We measured the just-noticeable difference (JND) in orientation variance between two textures ( Figure 1) as we varied the baseline (pedestal) variance present in both textures. JND's first fell as pedestal variance increased and then rose, producing a ‘dipper’ function similar to those previously reported for contrast, blur, and orientation-contrast discriminations. A dipper function (both facilitation and masking) is predicted on purely statistical grounds by a noisy variance-discrimination mechanism. However, for two out of three observers, the dipper function was significantly better fit when the mechanism was made incapable of discriminating between small sample variances. We speculate that a threshold nonlinearity like this prevents the visual system from including its intrinsic noise in texture representations and suggest that similar thresholds prevent the visibility of other artifacts that sensory coding would otherwise introduce, such as blur.

*σ*from its true value. A possible resolution of this paradox is that when we see a texture as uniform, we are not seeing the orientation of every element in the texture, but rather the output of a specialized mechanism that computes orientation variance. If stimulation of this mechanism were subject to a threshold nonlinearity, then the perceived uniformity of a uniform texture could be explained.

*luminance*contrasts is normally taken as evidence for a threshold nonlinearity (e.g., Foley & Legge, 1981; Legge & Foley, 1980). However, in the case of variance discrimination, facilitation is expected simply on the basis of intrinsic noise (Laming, 1986; Paakkonen & Morgan, 1993).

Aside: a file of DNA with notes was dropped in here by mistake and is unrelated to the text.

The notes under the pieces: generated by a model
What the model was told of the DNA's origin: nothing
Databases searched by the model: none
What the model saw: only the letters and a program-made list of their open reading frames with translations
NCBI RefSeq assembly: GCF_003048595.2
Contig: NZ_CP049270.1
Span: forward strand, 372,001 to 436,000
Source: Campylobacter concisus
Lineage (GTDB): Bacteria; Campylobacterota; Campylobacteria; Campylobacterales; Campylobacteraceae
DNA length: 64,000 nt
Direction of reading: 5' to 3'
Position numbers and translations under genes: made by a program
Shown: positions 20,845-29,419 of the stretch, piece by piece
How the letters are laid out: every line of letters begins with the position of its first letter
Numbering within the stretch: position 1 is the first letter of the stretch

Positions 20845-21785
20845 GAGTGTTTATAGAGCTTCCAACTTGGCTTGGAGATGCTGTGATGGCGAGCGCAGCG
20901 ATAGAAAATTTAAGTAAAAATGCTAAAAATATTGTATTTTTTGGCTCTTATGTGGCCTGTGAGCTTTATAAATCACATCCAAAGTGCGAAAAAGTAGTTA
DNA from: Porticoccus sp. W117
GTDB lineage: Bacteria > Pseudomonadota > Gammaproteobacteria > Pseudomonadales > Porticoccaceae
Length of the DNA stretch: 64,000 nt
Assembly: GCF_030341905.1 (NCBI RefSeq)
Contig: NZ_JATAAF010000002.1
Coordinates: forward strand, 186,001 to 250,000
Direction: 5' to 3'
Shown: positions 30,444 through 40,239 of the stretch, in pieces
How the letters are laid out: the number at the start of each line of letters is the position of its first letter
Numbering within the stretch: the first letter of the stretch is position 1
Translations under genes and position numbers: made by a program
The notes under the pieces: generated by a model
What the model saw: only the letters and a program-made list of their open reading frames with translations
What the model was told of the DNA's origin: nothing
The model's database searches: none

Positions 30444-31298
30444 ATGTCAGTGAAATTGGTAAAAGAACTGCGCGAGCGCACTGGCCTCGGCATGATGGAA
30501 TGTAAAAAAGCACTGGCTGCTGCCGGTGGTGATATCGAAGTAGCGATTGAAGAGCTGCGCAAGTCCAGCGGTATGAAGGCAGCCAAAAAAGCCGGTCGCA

^{1}The full derivation is given in the 1, but the informal argument runs thus. Suppose, in a 2AFC experiment, the observer compares two sample variances, each of which reflects the visual system's internal noise as well as the stimulus variance. The function mapping stimulus variance to sample variance will thus have two distinct parts; a flat part, in which the stimulus variance is negligible compared to the internal noise, and a steadily increasing part, in which the internal noise is negligible. Because of the flat part, any criterion increase in sample variance will require a larger increase in stimulus variance when sample variance is low.

^{2}. The viewing distance was approximately 57 cm so that the pixel size was approximately 0.018 deg of visual angle. The texture elements were Gabor wavelets of maximum contrast. Specifically, the Weber contrast

*g*varied as a function of position

*x, y*with respect to the center of the wavelet as follows:

*λ*(the wavelength of the windowed grating) is 0.1198 deg,

*σ*(the space constant of the window) is

*λ*/2, and

*θ*gives the angle normal to grating orientation; that is,

*λ,*slightly perturbed by displacing each elements randomly in

*x*and

*y*by an amount drawn from a uniform pdf with width 1.5

*λ*. Thus, the whole array subtended approximately 3.6 deg of visual angle. The jitter was resampled between each of the two stimulus presentations on every trial.

*θ*were drawn from Gaussian probability density functions. For one of the two textures, the density had random mean and “pedestal” variance

*σ*

_{p}

^{2}. The density for the other texture had a different random mean and greater variance (

*σ*

_{p}+ Δ

*σ*)

^{2}. The mean orientation was randomized between presentations, to prevent the use of any one orientation-tuned channel by the observer, and spatial position of the elements was jittered between presentations.

*σ*at which the observer was 82% correct. There was no feedback to indicate whether the response was correct or not. The pedestal variance was randomly selected on each trial from a set of preset values. A block of trials terminated when each of these preset values had been presented 50 times. Thus, when

*σ*